I’m Professor of History at the University of Texas at Arlington.

My scholarship focuses on the preconditions of the Haitian Revolution, with special attention to cultural concepts of race and, more recently, the lives of enslaved people. The New York Times has an excellent series explaining how Haitians paid France a massive “ransom”  for the independence they won in the Revolution.

In Fall 2022 I’m finishing a book titled “A Secret Among the Blacks”:  Slave Resistance Before the Haitian Revolution, coming out on Harvard University Press in 2023. The book charts three decades of slave resistance in the region where the Haitian Revolution began. New archival discoveries show how the world’s only successful slave revolution grew out of people’s attempts to survive epidemic disease, oppression, and malicious prosecutions. An Andrew Carnegie Fellowship (2019-21) and a year at the National Humanities Center (2017-18) allowed me to write most of this work.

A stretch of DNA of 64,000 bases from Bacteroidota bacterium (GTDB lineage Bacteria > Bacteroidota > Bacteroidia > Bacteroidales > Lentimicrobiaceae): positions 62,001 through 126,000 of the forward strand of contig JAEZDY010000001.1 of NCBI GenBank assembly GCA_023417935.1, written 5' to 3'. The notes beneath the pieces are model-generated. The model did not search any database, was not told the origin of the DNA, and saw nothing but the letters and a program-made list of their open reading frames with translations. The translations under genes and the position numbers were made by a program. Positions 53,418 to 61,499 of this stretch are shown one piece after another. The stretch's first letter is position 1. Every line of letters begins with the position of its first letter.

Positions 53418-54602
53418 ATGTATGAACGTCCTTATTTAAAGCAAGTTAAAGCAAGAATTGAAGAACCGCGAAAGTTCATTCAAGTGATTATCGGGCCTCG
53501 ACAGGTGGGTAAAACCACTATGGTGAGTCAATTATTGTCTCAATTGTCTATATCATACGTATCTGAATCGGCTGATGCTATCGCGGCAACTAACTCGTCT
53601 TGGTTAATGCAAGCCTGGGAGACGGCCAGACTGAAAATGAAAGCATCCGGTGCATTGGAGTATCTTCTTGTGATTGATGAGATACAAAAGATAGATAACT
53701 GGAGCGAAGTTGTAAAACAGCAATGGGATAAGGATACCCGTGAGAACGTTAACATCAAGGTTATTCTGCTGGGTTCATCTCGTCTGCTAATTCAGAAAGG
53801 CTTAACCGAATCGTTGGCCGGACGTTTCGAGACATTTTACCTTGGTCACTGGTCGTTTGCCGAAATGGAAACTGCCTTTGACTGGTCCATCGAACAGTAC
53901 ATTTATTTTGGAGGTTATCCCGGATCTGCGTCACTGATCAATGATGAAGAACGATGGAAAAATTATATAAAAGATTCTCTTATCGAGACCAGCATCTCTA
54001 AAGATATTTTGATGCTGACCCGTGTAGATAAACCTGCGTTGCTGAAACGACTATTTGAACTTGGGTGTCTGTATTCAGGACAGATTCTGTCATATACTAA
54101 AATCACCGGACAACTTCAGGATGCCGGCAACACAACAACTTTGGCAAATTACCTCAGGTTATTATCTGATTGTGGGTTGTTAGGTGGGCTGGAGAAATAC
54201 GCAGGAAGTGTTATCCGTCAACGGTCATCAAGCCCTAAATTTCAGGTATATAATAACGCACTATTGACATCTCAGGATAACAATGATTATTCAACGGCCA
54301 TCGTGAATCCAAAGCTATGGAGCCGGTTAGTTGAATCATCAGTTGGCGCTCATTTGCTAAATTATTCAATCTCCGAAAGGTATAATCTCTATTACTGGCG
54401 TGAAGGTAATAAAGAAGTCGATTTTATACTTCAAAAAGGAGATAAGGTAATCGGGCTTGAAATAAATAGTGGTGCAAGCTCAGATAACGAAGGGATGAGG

You can see some of this research in my recent article about the devastating impact of livestock disease on enslaved people in Saint-Domingue. It appears in October 2021 issue of the William & Mary Quarterly.

UTA Research Profile; Google Scholar Profile

Contact me at:
Department of History
Box 19529
University of Texas at Arlington
Arlington TX 76019-0529
UTA History Office: (817) 272-2861
Garrigus@uta.edu